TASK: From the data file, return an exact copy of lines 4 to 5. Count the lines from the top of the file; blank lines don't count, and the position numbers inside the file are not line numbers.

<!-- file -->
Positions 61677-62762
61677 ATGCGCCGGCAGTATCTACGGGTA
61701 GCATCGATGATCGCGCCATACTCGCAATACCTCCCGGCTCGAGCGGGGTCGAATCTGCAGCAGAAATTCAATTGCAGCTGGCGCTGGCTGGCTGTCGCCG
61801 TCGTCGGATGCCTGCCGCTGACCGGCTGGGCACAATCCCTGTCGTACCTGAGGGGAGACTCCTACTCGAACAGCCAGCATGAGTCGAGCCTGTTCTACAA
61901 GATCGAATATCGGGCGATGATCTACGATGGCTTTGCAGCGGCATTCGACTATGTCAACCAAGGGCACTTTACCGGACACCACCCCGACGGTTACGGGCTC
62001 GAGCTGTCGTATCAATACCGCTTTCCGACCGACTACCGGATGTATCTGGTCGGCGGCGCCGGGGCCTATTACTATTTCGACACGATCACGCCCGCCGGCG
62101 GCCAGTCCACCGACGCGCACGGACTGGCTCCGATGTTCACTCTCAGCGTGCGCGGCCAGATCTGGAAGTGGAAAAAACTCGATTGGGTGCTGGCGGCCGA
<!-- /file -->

61801 TCGTCGGATGCCTGCCGCTGACCGGCTGGGCACAATCCCTGTCGTACCTGAGGGGAGACTCCTACTCGAACAGCCAGCATGAGTCGAGCCTGTTCTACAA
61901 GATCGAATATCGGGCGATGATCTACGATGGCTTTGCAGCGGCATTCGACTATGTCAACCAAGGGCACTTTACCGGACACCACCCCGACGGTTACGGGCTC